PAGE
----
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Backup Plan In The Backfield

Draftees Taylor, Ellington could end up getting time running the ball


Rookie running backs Stepfan Taylor (30) and Andre Ellington (38) at rookie minicamp this weekend.

Ryan Williams understood.

"If I was a coach and I was a GM and I had a running back that had a near career-ending injury and another running back who is coming off an ACL and hadn't quite been the same since that injury, I'd take some backs," the Cardinals' running back said.

The Cardinals still have Williams, the 2011 second-round draft pick who has played in just four games in two years because of major injuries. They signed veteran Rashard Mendenhall, who has yet to prove his effectiveness after tearing his ACL in 2011.

So the team did take some backs. They got durable banger Stepfan Taylor from Stanford in the fifth round of this year's draft, and Clemson's Andre Ellington with one of their sixth-round picks. What kind of impact those two will have on the depth chart is still a long way from being known.

They could have an impact, though. Taylor in particular is the kind of back some think could step in right away. Low-draft pick pedigree

doesn't mean much for running backs anymore – last year, sixth-round draft pick Alfred Morris gained more than 1,600 yards for the Redskins – as the position has evolved.

The Cardinals' new backs, in the middle of the team's rookie minicamp this weekend, get that too.

"Value will be more on protecting the quarterback, so there will be offensive line and guys like that (drafted in front of running back)," Taylor said. "It shouldn't matter because once you get here, you just play and compete. You're working for that second contract too. You should know. It doesn't matter where you are picked."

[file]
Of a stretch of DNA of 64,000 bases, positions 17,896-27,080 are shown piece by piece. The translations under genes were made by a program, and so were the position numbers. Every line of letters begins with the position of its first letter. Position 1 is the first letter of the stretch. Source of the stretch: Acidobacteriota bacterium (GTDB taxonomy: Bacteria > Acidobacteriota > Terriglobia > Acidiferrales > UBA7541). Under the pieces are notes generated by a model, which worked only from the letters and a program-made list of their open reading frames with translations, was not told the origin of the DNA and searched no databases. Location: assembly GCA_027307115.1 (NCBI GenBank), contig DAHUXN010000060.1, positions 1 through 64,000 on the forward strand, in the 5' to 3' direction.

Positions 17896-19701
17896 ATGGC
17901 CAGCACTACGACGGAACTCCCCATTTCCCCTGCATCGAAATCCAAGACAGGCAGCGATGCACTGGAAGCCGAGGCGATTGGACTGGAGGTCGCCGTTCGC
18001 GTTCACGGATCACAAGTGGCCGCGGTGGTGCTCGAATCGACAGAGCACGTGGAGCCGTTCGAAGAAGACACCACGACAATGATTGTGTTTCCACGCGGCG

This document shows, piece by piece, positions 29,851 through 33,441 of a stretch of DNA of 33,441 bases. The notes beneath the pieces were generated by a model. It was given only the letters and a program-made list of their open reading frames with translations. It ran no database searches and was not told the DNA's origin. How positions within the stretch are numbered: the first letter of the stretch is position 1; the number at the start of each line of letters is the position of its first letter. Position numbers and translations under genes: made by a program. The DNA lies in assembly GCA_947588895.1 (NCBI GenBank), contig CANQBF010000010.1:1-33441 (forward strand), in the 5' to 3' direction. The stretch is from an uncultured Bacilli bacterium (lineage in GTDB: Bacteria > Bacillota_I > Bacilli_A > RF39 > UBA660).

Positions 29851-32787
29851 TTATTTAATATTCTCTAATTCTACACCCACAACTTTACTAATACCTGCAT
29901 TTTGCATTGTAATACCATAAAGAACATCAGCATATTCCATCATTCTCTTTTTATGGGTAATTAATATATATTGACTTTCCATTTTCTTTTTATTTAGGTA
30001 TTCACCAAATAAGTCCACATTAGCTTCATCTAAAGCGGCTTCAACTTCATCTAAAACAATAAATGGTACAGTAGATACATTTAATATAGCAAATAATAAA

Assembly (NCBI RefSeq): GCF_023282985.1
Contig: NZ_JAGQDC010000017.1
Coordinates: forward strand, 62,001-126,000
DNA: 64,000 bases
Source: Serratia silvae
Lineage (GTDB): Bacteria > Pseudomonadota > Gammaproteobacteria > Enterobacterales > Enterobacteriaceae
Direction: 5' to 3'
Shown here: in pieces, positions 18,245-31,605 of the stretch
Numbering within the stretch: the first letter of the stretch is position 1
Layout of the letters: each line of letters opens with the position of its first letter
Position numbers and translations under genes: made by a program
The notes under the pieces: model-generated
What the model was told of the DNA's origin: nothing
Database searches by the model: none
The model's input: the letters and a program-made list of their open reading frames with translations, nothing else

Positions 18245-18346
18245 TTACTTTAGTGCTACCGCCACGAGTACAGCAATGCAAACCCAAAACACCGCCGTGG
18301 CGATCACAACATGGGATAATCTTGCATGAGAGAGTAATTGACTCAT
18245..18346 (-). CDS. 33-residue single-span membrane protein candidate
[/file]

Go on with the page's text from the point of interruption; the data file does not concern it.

Both Taylor and Ellington were praised by General Manager Steve Keim for being complete backs, able to pass protect as well as run (they can catch it too, but coach Bruce Arians has made plain he doesn't plan on throwing to the running backs as much.)

Whether that can translate on the field this season is yet to be determined. Mendenhall had his best years under Arians in Pittsburgh and now that he's had so much time to recover from his knee issues – plus his one-year-need-to-prove-it contract – he could be primed for a rebound season. Williams seems certain he will be effective this year, after never being certain in his knee early last season before suffering his shoulder problem.

If both come through, Taylor and Ellington won't be needed. Even if they are, they have to show they are ready.

"You really can't tell until the lights come on," Arians said. "Some were different from this morning's walkthrough to the afternoon practice. Until you turn the lights on, you really don't know about them."

Ellington is just getting started, but he too said he understands the position he plays isn't often durable. He hurt his hamstring at the Scouting combine which may have impacted his draft spot.

But now, "I'm just here to work," Ellington said. "We all have to compete. Maybe me and Stepfan out there will make those guys work even harder."

That isn't really needed for Williams, who was drafted in part because Beanie Wells was breaking down and hasn't been able to stay on the field himself. While it seems like he just got to the Cardinals, Williams now is one of the veterans Taylor and Ellington will look to for advice.

Williams is willing to give it. He understands that part of it too.

"I feel I have a lot of good insight with what I have been through, and the mindset and mentality for now, for these young guys, I feel I can be a good leader," Williams said. "I just want to help. If something goes wrong again, I will make sure these young guys can do what they have to do to help this team.

"Having a third chance with this organization, this organization means everything to me. Whatever I can do to help this team win, I'll do it. But I'm only thinking about being on the field helping the team win. That's what matters."

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